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December 17, 2014

So banks are too big to fail. Are they also too big to regulate?

“Congress has agreed to use federal deposit insurance, which was designed to protect the savings accounts of consumers, to cover risky trading by the nation’s biggest banks.

“In a small provision in the budget bill, Congress agreed to allow banks to house their trading of swaps and derivatives alongside customer deposits, which are insured by the federal government against losses.

“The budget move repeals a portion of the Dodd-Frank financial reform act and, some say, lays the groundwork for future bailouts of banks who make irresponsibly risky trades.

“It’s both a stealth move and indefensible,” said Dennis Kelleher, the head of Better Markets, a group that argues for great oversight of banks. In a note to clients, he later called it “a sneaky, midnight repeal”.

“The White House said on Wednesday it “strongly opposes” the provision.

“The main purpose…is to reauthorize the Terrorism Risk Insurance Program; this bill should not be used as a vehicle to add entirely unrelated financial regulatory provisions,” the White House said.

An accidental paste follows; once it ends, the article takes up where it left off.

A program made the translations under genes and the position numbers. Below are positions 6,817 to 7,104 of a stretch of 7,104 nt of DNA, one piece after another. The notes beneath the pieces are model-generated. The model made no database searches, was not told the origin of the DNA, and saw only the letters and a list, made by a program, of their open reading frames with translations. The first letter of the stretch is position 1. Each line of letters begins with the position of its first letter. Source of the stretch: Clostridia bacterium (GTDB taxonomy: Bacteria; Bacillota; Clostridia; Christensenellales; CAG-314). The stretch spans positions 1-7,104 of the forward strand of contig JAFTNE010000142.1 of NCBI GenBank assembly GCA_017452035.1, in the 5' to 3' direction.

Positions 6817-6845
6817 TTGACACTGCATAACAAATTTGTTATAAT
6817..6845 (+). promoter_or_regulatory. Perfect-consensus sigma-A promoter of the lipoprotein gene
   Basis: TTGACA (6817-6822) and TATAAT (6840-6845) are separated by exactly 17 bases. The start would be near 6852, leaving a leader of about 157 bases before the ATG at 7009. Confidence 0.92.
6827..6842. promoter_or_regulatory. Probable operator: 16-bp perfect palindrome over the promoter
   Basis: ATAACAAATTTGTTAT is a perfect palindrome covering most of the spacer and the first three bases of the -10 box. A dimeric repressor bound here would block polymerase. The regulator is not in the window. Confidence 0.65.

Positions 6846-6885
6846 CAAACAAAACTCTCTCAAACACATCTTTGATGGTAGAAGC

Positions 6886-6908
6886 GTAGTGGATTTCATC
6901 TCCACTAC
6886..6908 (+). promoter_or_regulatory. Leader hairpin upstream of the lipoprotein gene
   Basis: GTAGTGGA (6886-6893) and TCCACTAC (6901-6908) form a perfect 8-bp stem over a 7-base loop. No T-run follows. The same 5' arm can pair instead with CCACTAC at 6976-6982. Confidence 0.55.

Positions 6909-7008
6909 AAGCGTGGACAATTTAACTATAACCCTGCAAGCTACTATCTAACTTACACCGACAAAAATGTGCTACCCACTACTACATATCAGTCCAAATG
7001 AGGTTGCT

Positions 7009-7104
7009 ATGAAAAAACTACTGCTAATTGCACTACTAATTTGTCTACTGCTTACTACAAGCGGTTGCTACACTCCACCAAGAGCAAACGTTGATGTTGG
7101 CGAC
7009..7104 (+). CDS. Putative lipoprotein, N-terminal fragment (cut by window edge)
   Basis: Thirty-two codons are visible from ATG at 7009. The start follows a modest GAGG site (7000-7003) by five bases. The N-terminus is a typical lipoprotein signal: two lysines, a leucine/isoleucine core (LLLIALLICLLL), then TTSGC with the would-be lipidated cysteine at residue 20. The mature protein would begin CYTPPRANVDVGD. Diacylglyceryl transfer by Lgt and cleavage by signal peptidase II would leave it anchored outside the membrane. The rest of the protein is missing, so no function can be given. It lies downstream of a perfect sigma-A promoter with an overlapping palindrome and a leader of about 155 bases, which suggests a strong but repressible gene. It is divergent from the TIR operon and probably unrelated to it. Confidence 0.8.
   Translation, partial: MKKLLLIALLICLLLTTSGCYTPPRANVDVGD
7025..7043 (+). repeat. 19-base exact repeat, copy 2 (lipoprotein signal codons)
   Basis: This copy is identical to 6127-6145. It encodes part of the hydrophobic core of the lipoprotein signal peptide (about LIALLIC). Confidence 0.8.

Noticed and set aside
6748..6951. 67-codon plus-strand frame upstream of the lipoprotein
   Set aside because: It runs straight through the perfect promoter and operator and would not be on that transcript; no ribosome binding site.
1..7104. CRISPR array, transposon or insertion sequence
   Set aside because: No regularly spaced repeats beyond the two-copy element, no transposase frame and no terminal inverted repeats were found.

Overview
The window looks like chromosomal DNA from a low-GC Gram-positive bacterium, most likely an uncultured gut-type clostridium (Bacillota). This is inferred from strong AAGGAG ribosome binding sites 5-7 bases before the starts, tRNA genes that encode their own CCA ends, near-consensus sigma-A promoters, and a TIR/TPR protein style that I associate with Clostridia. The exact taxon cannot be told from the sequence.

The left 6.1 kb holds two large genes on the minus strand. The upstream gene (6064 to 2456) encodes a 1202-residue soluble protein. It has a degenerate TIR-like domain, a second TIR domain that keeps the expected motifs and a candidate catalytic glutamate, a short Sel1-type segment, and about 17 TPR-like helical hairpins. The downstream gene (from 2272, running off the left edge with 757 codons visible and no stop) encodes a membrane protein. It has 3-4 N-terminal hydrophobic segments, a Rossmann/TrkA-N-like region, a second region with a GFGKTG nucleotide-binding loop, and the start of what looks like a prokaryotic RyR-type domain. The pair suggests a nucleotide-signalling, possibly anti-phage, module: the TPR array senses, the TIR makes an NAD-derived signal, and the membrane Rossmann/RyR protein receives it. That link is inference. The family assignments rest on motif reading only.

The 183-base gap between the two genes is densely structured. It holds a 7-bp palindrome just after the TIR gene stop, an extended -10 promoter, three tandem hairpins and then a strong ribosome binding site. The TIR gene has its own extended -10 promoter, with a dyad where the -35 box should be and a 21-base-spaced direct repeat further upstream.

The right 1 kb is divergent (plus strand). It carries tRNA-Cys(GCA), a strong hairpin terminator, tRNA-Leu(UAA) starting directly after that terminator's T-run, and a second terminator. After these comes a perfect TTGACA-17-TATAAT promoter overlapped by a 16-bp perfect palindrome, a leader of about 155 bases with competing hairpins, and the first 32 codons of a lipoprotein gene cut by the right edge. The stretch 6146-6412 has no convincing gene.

“If Wall Street gets the upside in big bonuses from its high-risk derivatives deals, then it should also have to pay the downside for any losses,” Kelleher wrote.”


“Other derivatives, however, could still sit in the section of the banks protected by government backing. The derivatives business is a lucrative and concentrated one: 95% of the trading in derivatives in the US are done by the five biggest banks, Bank of America, Citigroup, Goldman Sachs, Morgan Stanley and JP Morgan. The banks have made more money in derivatives because they have government backing for deposits, Kelleher said. That’s no longer in place.

“The swaps pushout provision was saying US taxpayers should not be paying for risky trading activities,” said Kelleher.”


Read the full Guardian article here:

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